The very uniqueness of the title in the Qur'an as applied to Jesus begs the suggestion that there must be something about the person of Jesus himself that makes him the Word of God in a way that no other man has ever been or ever will be. We must surely seek for some other meaning and significance behind the title, especially when we consider that the Bible also applies the title uniquely to Jesus - "the name by which he is called is The Word of God" (Revelation 19.13). It is perhaps in consideration of the second factor that we will find the real implications of the title.
In Surah 4.171 Jesus is called God's Word, not just a Word from God as in the two passages we quoted from the third Surah. This clearly implies, not that the Word was revealed to Jesus or that he was created by the Word, but rather that he himself is the Word of God. The title relates to his person and not to any feature or circumstance of his life. A Christian writer, speaking of Surah 3.45, makes the same point about the form of the words in the text:
- Further, in the verse from the Qur'an which we have quoted, Christ is called 'His Word', that is, 'God's Word'. The Arabic shows that it means 'The Word of God', not merely 'a Word of God'. (Kalimatullaah, not kalimatimmin kalimaatullaah). Thus we see that Jesus is the word or expression of God, so that by Him alone can we understand the mind and will of God. No other prophet has been given this title, because none other is, in this sense, the special revelation of God's mind and will. (Goldsack, Christ in Islam, p. 15).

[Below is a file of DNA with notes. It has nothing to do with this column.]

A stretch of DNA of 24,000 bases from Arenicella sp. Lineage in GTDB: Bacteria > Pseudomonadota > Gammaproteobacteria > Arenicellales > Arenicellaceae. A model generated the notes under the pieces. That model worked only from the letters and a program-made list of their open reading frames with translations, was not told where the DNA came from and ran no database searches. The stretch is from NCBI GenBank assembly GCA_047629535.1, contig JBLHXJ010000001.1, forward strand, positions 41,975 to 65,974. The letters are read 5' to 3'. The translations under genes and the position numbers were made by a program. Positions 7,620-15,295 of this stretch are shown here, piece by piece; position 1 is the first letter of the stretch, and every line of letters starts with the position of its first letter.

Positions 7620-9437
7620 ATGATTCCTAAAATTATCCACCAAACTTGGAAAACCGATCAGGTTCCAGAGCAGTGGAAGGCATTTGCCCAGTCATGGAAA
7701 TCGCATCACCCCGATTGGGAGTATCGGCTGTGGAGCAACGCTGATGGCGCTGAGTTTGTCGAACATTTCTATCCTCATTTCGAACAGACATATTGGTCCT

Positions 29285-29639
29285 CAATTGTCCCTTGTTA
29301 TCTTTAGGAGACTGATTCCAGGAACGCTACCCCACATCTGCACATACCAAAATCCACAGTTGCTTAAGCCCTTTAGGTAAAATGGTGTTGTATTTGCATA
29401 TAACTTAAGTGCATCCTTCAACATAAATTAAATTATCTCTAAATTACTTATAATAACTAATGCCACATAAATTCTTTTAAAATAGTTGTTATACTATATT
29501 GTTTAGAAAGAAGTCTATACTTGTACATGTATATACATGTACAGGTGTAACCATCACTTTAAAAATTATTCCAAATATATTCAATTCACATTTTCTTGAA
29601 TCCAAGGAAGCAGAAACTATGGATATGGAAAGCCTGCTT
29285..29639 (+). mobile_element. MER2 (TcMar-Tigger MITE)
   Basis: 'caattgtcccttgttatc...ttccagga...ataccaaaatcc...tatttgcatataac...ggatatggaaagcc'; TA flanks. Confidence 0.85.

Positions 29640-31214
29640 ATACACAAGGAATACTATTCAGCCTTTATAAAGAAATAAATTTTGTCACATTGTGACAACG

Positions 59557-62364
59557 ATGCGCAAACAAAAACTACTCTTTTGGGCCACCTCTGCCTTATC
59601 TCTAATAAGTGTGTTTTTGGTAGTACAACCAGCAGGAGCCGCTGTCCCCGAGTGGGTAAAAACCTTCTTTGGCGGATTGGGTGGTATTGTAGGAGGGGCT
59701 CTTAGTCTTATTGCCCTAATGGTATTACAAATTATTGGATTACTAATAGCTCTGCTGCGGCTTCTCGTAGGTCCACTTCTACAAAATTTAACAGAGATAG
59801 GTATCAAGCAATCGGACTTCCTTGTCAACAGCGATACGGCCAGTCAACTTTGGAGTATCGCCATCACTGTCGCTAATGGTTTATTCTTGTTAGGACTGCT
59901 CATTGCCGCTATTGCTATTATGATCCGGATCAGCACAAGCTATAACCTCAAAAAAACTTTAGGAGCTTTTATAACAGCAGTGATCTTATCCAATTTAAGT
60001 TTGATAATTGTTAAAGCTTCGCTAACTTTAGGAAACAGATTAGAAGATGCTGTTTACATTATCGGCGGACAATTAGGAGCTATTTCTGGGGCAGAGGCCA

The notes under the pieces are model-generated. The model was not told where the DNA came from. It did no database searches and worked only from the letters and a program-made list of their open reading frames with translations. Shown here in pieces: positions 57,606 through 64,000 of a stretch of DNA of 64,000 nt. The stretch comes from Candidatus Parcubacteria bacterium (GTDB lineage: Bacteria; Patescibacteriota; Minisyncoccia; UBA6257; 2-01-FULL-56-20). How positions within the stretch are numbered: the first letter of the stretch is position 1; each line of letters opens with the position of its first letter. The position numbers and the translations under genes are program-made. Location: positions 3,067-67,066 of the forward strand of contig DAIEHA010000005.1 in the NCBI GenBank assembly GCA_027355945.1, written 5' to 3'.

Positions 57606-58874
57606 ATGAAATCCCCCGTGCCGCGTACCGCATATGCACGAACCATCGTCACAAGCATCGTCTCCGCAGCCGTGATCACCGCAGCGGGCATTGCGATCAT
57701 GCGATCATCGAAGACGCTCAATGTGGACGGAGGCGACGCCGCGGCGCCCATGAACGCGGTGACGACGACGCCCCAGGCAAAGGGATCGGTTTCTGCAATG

The clear implication is that Jesus is, himself, in a unique way the revelation of God himself to men, the communication of God to his creation. The Word did not come to Jesus from above, rather he himself is that very Word which came from heaven to earth.
- Jesus is the word of God, not (as Muslims generally teach) in the sense that he was created by divine fiat, by the word of God, but in the sense that he is the one who expresses the mind and will of God most fully to men. Through Jesus, God has spoken and acted in a unique way. (Chapman, You Go and Do the Same, p. 81).